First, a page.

Mauna Loa: Can we see a change in the CO2 record because of COVID-19?
The Mauna Loa Observatory on the island of Hawaii is known for the continious monitoring of atmospheric carbon dioxide.
The graphs show monthly mean carbon dioxide measured at Mauna Loa Observatory, Hawaii. The carbon dioxide data (red curve), measured as the mole fraction in dry air, on Mauna Loa constitute the longest record of direct measurements of CO2 in the atmosphere.
The last four complete years of the Mauna Loa CO2 record plus the current year are shown in the first graph. The full record of combined Scripps data and NOAA data are shown in the second graph. The dashed red lines with diamond symbols represent the monthly mean values, centered on the middle of each month. The black lines with the square symbols represent the same, after correction for the average seasonal cycle. The latter is determined as a moving average of SEVEN adjacent seasonal cycles centered on the month to be corrected, except for the first and last THREE and one-half years of the record, where the seasonal cycle has been averaged over the first and last SEVEN years, respectively.
Here are the monthly average data for the month of March during the last 6 years.
March 2020: 414.50 ppm +2.53
March 2019: 411.97 ppm +2,56
March 2018: 409.41 ppm +2.19
March 2017: 407.22 ppm + 2.35
March 2016: 404.87 ppm +3.33
March 2015: 401.54 ppm +1.77
March 2014: 399.77 ppm
There is an average increase in the values of 2,46 ppm, the deviations from the mean value are up to -0.69ppm /+0,87 ppm. These deviations are are due to the seasonal and annual variations of temperature, humidity, soil moisture etc. As these natural variations are comparatively large, a possible covid-19 impact might be hard to detect.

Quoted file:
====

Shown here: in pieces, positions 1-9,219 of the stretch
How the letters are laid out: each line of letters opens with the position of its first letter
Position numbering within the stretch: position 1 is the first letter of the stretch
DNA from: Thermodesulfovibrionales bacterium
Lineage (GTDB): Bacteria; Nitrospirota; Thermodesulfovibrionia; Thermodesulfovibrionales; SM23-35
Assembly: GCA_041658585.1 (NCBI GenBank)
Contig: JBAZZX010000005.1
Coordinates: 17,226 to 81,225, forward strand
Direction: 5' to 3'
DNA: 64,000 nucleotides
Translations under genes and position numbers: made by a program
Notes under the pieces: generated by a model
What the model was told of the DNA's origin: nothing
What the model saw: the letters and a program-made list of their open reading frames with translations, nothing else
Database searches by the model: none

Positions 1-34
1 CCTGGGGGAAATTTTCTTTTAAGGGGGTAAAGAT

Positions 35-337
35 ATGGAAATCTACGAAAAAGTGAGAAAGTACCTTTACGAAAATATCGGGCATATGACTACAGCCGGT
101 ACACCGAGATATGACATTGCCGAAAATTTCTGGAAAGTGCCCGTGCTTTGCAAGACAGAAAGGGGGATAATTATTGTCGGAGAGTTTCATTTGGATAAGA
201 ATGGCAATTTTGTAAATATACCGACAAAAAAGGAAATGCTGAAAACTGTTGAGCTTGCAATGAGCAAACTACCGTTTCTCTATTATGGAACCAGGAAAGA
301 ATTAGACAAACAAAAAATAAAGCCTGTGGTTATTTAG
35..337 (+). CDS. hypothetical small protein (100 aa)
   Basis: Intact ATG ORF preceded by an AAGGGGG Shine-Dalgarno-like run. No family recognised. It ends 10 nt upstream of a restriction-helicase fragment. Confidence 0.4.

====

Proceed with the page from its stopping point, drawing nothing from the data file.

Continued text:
As to the question if the data show a possible reduction in carbon dioxide emissions because of the covid-19 measurements the MLO says:
There have been many inquiries whether we can see in our CO2 measurements at Mauna Loa and elsewhere the slowdown in CO2 emissions from the burning of fossil fuels. That drop in emissions needs to be large enough to stand out from natural CO2 variability caused by how plants and soils respond to seasonal and annual variations of temperature, humidity, soil moisture, etc. These natural variations are large, and so far the “missing” emissions do not stand out, but we may see them as the year progresses. Here is an example: If emissions are lower by 25%, then we would expect the monthly mean CO2 for March at Mauna Loa to be lower by about 0.2 ppm. When we look at many years of the difference between February and March we expect March to be higher by 0.74 ppm, but the year-to-year variability (one standard deviation) of the difference is 0.40 ppm. This year the difference is 0.40 ppm, or 0.33 below average, but last year it was 0.52 ppm below average.
Most of the emissions come from urban areas, so that it may be easier to see the effect downwind of cities, although also in that case they need to stand out from natural variations. Only measurements of carbon-14 in CO2 would enable us to cleanly separate fossil sources of CO2 from ecosystem sources and sinks regardless of how variable the latter are. (NOAA, Global MonitoringLaboratory)
Though there is obviuosly a reduction of CO2 emissions due to the cvid-19 lockdowns worlwide, the Mauna Loa observations haven’t shown this so far.
NOAA, Global Monitoring Laboratory, April 2020
See also at Blue Blog: The impacts of the covid-19 crisis on global CO2-emissions and the climate